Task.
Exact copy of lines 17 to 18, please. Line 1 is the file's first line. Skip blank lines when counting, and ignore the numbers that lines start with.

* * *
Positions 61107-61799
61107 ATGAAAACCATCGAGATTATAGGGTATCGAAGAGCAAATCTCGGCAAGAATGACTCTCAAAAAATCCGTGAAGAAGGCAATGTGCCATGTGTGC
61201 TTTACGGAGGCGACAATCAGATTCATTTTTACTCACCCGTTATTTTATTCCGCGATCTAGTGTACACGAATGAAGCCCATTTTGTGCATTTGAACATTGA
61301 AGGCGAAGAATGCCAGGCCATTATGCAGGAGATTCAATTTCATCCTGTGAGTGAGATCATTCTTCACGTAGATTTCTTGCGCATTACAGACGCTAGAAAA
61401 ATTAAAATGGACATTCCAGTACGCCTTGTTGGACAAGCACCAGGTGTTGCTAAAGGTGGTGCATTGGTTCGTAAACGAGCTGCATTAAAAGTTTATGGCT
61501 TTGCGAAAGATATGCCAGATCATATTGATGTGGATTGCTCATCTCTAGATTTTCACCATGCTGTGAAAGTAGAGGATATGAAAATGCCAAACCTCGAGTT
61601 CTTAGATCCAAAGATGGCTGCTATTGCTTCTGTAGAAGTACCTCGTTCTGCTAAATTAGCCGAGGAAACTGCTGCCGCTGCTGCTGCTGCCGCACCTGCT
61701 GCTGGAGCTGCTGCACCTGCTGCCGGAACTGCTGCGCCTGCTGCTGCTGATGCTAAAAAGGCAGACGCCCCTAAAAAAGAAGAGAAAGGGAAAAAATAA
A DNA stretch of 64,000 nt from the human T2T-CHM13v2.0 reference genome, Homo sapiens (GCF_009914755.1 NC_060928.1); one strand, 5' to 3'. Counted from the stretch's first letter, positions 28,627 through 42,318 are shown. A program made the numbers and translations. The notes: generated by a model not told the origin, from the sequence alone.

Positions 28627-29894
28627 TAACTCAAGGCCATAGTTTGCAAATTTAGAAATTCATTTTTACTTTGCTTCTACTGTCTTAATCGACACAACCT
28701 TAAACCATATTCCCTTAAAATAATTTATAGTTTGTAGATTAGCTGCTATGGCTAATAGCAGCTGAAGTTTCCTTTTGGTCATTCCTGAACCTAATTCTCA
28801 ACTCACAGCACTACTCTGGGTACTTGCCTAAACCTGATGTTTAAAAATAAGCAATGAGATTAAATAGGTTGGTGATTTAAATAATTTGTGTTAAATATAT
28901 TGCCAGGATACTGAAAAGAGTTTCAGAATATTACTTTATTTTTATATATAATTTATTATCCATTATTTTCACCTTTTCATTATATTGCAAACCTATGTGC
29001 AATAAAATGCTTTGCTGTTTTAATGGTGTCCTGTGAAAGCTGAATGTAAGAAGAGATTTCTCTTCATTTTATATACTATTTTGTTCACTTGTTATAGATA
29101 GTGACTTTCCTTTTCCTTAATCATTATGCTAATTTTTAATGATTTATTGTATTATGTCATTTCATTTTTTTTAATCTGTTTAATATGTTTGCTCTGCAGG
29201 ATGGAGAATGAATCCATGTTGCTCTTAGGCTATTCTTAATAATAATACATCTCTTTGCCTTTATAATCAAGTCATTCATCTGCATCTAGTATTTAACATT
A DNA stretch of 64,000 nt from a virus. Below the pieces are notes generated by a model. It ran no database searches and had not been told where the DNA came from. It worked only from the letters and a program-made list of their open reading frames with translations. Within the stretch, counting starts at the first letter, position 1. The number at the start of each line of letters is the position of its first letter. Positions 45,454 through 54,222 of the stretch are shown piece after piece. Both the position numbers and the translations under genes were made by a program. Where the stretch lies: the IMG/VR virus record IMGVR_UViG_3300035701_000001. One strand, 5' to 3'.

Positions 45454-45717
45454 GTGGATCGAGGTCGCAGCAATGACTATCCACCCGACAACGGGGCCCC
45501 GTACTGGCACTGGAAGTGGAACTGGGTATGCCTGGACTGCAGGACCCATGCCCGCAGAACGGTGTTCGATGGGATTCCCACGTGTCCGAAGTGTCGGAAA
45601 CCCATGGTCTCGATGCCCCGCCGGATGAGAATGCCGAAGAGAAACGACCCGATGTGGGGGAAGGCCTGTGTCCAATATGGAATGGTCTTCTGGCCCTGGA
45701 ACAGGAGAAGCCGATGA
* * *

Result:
29201 ATGGAGAATGAATCCATGTTGCTCTTAGGCTATTCTTAATAATAATACATCTCTTTGCCTTTATAATCAAGTCATTCATCTGCATCTAGTATTTAACATT
A DNA stretch of 64,000 nt from a virus. Below the pieces are notes generated by a model. It ran no database searches and had not been told where the DNA came from. It worked only from the letters and a program-made list of their open reading frames with translations. Within the stretch, counting starts at the first letter, position 1. The number at the start of each line of letters is the position of its first letter. Positions 45,454 through 54,222 of the stretch are shown piece after piece. Both the position numbers and the translations under genes were made by a program. Where the stretch lies: the IMG/VR virus record IMGVR_UViG_3300035701_000001. One strand, 5' to 3'.